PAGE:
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Full Online Book HomeLong StoriesThe Tin Soldier - BOOK ONE _ ON THE SHELF - Chapter XVI. JEAN-JOAN
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The Tin Soldier - BOOK ONE _ ON THE SHELF - Chapter XVI. JEAN-JOAN Post by :Nick_Barton Category :Long Stories Author :Temple Bailey Date :April 2012 Read :3222

Click below to download : The Tin Soldier - BOOK ONE _ ON THE SHELF - Chapter XVI. JEAN-JOAN (Format : PDF)

The Tin Soldier - BOOK ONE _ ON THE SHELF - Chapter XVI. JEAN-JOAN

BOOK ONE ON THE SHELF - CHAPTER XVI. JEAN-JOAN

Drusilla Gray's little late suppers were rather famous. It was not that she spent so much money, but that she spent much thought.

Tonight she was giving Captain Hewes a sweet potato pie. "He has never eaten real American things," she said to Jean. "Nice homey-cooked things--"

"No one but Drusilla would ever think of pie at night," said Marion Gray, "but she has set her heart on it."

There were some very special hot oyster sandwiches which preceded the pie--peppery and savory with curls of bacon.

"I hope you are hungry," said Drusilla as her big black cook brought them in. "Aunt Chloe hates to have things go back to the kitchen."

Nothing went back. There was snow without, a white whirl in the air, piling up at street corners, a night for young appetites to be on edge.

"Jove," said the Captain, as he leaned back in his chair, "how I shall miss all this!"

Jean turned her face towards him, startled. "Miss it?"

"Yes. I am going back--got my orders today."

Drusilla was cutting the pie. "Isn't it glorious?"

Jean gazed at her with something like horror. Glorious! How could Drusilla go on, like Werther's Charlotte, _calmly cutting bread and butter_? Captain Hewes loved her, anybody with half an eye could see that--and whether she loved him or not, he was her friend--and she called his going "glorious!"

"I was afraid my wound might put me on the shelf," the Captain said.

"He is ordered straight to the front," Drusilla elucidated. "This is his farewell feast."

After that everything was to Jean funeral baked meats. The pie deep in its crust, rich with eggs and milk, defiant of conservation, was as sawdust to her palate.

Glorious!

Well, she couldn't understand Margaret. She couldn't understand Drusilla. She didn't want to understand them.

"Some day I shall go over," Drusilla was saying. "I shall drive something--it may be a truck and it may be an ambulance. But I can't sit here any longer doing nothing."

"I think you are doing a great deal," said Jean. "Look at the committees you are managing."

"Oh, things like that," said Drusilla contemptuously. "Women's work. I'm not made to knit and keep card indexes. I want a man's job."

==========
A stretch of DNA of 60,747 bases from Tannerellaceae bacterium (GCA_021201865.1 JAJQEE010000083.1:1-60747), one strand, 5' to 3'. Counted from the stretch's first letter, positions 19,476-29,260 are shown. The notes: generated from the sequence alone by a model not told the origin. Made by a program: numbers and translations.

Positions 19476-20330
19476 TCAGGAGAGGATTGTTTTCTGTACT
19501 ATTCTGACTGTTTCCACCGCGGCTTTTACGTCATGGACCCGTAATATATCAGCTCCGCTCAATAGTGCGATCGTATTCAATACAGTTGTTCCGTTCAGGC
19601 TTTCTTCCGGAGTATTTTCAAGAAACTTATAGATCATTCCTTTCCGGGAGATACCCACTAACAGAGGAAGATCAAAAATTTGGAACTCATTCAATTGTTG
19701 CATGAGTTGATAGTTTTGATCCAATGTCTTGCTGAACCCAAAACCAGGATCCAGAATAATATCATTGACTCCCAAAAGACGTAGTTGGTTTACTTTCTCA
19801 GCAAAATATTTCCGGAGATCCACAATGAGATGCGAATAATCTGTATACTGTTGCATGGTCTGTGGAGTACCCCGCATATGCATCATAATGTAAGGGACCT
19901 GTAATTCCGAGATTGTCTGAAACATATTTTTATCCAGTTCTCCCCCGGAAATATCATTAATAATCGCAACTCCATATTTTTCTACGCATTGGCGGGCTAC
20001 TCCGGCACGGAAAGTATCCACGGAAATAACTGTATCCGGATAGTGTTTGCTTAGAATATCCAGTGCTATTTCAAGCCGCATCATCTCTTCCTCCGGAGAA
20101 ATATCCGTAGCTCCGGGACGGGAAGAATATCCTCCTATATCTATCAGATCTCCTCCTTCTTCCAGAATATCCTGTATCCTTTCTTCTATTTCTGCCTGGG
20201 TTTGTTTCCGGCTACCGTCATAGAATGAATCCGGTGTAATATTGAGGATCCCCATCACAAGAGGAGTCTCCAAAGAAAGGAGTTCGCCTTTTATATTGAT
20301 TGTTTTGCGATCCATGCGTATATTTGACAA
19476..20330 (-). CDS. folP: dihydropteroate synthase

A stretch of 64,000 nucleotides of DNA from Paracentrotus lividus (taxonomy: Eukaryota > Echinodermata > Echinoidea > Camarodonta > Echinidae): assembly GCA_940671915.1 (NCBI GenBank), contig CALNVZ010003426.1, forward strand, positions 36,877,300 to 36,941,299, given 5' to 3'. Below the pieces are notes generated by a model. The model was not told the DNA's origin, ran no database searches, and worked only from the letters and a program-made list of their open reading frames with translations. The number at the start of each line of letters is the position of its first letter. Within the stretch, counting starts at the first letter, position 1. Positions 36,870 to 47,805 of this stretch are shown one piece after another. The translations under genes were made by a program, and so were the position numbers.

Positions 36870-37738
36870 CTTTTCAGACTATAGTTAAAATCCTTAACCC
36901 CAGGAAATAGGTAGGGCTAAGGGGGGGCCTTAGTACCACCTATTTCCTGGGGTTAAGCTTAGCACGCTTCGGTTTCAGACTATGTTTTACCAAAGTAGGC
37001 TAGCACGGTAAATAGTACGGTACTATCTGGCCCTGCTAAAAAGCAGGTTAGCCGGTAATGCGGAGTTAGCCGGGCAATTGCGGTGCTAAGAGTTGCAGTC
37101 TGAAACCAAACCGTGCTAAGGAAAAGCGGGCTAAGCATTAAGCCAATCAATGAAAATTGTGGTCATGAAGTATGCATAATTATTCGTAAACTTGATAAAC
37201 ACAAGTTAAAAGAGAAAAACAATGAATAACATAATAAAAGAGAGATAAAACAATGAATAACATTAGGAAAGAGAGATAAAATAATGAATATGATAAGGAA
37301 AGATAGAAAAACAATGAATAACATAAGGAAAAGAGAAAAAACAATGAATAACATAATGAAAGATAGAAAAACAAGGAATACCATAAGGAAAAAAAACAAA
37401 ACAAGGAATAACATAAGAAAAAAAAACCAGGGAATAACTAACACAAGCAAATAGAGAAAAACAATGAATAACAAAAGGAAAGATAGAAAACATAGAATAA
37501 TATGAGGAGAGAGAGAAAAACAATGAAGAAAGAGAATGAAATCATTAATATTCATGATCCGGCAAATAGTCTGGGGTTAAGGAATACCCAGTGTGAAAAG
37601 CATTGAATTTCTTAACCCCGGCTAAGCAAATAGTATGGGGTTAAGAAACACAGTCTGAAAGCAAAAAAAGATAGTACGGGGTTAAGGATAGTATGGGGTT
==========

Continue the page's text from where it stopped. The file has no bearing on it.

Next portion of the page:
There was something almost boyish about her as she said it. She had parted her hair on the side, which heightened the effect. "In the old days," she told Captain Hewes, "I should have worn doublet and hose and have gone as your page."

"Happy old days--."

"And I should have written a ballad about you," said Marion, "and have sung it to the accompaniment of my harp--and my pot-boilers would never have been. And we should all have worn trains and picturesque headdresses instead of shirtwaists and sports hats, and I should have called some man 'my Lord,' and have listened for his footsteps instead of ending my days in single blessedness with a type-writer as my closest companion."

Everybody laughed except Jean. She broke her cheese into small bits with her fork, and stared down at it as if cheese were the most interesting thing in the whole wide world.

It was only two weeks since they had had the news of Margaret's husband--only a month since he had died. And Winston had been Captain Hewes' dear friend; he had been Derry's. Would anybody laugh if Derry had been dead only fourteen days?

She tried, however, to swing herself in line with the others. "Shall you go before Christmas?" she asked the Captain.

"Yes. And Miss Gray had asked me to dine with her. You can see what I am missing--my first American Christmas."

"We are going to have a little tree," said Drusilla, "and ask all of you to come and hang presents on it."

Jean had always had a tree at Christmas time. From the earliest days of her remembrance, there had been set in the window of the little drawing room, a young pine brought from the Doctor's country-place far up in Maryland. On Christmas Eve it had been lighted and the doors thrown open. Jean could see her mother now, shining on one side of it, and herself coming in, in her nurse's arms.

There had been a star at the top, and snow powdered on the branches--and gold and silver balls--and her presents piled beneath--always a doll holding out its arms to her. There had been the first Rosie-Dolly, more beloved than any other; made of painted cloth, with painted yellow curls, and dressed in pink with a white apron. Rosie was a wreck of a doll now, her features blurred and her head bald with the years--but Jean still loved her, with something left over of the adoration of her little girl days. Then there was Maude, named in honor of the lovely lady who had played "Peter Pan," and the last doll that Jean's mother had given her. Maude had an outfit for every character in which Jean had seen her prototype--there were the rowan berries and shawl of "Babbie," the cap and jerkin of "Peter Pan," the feathers and spurs of "Chantecler"--such a trunkful, and her dearest mother had made them all--.